The Food and Drug Administration (FDA), Department of Agriculture (USDA), and Centers for Disease Control (CDC) jointly administer the National Antimicrobial Resistance Monitoring System to study trends of antibiotic resistance originating in our nation’s food supply. Stephanie Strom reviewed a recent government report that showed high amounts of bacterial contamination of meat. In addition, these bacteria — enterococcus, E. coli, salmonella, campylobacter — are demonstrating more and more antibiotic resistance:
More than half of samples of ground turkey, pork chops and ground beef collected from supermarkets for testing by the federal government contained a bacteria resistant to antibiotics, according to a new report highlighting the findings.
Of course, the usual suspects have come out to deny the science:
Academic veterinarians who work with the International Food Information Council, financed in part by major food companies, and with the U.S. Farmers and Ranchers Alliance, which receives some financing from veterinary pharmaceutical companies, criticized the report as misleading.
“The No. 1 misunderstanding about antibiotics in animal agriculture is that it is not understood well enough that antibiotics are used to keep animals healthy, period,” said Randall Singer, a professor of veterinary science at the University of Minnesota.
Professor Singer noted the limited number of samples in the federal data, 480 samples each of ground turkey, pork chops and ground beef, and chicken breasts, wings and thighs, compared with the huge amount of meat sold in the United States. “We should not assume that when we find resistance to antibiotics in humans, it means it was caused by the use of antibiotics in animals,” he said.
Of course we should! Let’s correct the number one misunderstanding about antibiotics in animals: Antibiotics should be used to help sick animals get better, NOT to “keep animals healthy, period.” Antibiotic resistance occurs when bacteria — those that colonize us and those that make us sick — are exposed to too much antibiotic. This is the number one misunderstanding about antibiotic resistance in humans: people don’t become resistant to antibiotics! It’s the bacteria that become resistant and they really don’t care who — man, woman, child, cow — is getting the antibiotic.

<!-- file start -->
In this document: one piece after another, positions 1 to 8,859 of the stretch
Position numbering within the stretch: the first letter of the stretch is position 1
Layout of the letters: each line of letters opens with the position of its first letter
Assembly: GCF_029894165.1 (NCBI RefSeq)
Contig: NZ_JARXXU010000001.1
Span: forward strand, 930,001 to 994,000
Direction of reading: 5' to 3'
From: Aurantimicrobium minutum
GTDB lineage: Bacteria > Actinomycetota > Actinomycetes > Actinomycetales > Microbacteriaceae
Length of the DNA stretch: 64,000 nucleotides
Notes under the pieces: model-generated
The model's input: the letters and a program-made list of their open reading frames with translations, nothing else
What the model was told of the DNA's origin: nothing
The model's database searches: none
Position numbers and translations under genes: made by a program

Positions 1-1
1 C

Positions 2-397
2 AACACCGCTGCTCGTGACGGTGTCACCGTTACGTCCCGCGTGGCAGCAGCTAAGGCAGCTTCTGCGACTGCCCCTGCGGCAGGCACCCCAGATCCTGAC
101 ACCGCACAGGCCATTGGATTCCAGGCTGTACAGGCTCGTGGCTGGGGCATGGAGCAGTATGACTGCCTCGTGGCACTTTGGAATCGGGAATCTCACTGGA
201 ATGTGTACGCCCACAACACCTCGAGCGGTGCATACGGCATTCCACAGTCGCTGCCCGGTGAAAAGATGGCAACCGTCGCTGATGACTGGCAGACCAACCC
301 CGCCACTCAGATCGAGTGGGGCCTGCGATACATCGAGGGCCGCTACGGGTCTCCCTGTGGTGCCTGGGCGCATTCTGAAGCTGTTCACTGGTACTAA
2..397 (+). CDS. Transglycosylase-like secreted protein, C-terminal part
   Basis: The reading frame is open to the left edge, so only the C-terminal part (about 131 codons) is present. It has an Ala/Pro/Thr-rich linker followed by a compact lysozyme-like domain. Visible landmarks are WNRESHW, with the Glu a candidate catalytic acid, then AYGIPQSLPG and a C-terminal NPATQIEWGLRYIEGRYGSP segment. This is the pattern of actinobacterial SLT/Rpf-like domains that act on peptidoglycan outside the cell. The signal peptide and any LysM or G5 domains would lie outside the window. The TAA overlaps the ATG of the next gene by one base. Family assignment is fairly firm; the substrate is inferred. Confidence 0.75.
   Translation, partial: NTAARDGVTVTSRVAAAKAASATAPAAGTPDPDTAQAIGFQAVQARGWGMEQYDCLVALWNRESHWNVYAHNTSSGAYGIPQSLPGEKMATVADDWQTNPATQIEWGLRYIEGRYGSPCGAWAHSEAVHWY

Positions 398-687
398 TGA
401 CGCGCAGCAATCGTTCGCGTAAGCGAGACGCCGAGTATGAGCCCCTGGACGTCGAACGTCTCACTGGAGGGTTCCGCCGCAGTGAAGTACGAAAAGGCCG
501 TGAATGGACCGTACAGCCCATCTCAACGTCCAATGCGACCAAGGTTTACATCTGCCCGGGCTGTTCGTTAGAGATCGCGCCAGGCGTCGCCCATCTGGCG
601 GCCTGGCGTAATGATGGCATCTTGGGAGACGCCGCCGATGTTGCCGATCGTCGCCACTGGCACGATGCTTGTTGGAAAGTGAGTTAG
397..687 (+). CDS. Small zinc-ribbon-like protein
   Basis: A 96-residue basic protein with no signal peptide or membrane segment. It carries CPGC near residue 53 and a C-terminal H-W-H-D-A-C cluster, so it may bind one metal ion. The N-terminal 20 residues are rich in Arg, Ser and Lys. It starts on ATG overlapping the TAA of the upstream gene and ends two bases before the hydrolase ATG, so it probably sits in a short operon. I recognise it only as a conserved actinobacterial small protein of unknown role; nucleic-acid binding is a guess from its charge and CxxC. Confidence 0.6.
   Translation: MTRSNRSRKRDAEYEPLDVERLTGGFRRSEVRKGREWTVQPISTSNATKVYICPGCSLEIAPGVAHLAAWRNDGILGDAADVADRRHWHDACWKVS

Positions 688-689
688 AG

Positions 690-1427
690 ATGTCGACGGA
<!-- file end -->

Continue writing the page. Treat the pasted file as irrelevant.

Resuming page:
Here’s the problem:
The Agriculture Department has confirmed that almost 80 percent of all antibiotics sold in the United States are used in animal agriculture, and public health authorities around the world increasingly are warning that antibiotic resistance is reaching alarming levels.
“We don’t have a problem with treating animals with antibiotics when they are sick,” Ms. Undurraga said. “But just feeding them antibiotics to make them get bigger faster at a lower cost poses a real problem for public health.”
There is more science that exposes professor Singer’s bias:
Two species of the bacteria, Enterococcus faecalis and Enterococcus faecium, are the third-leading cause of infections in the intensive care units of United States hospitals.
Some 87 percent of the meat the researchers collected contained either normal or antibiotic-resistant enterococcus, suggesting that most of the meat came in contact with fecal material at some point.
“That’s a big percentage they’re throwing around, but that organism itself on food or in an animal has little or no relationship to human health,” Professor Singer said.
“They” are not “throwing around” anything except results of a scientific inquiry. Bacteria don’t care if they colonize peacefully in a pigs nose, wreak havoc in a child’s intestine, or sit in a pile of dung. Bacteria will eventually become resistant to the antibiotics they are exposed to, whether taken by a pig, child, or cow. Bacteria will do anything they can to repel threats to their well-being (just like you and me), and they do that by becoming resistant to that threat. That doesn’t affect just one of us. It affects all of us.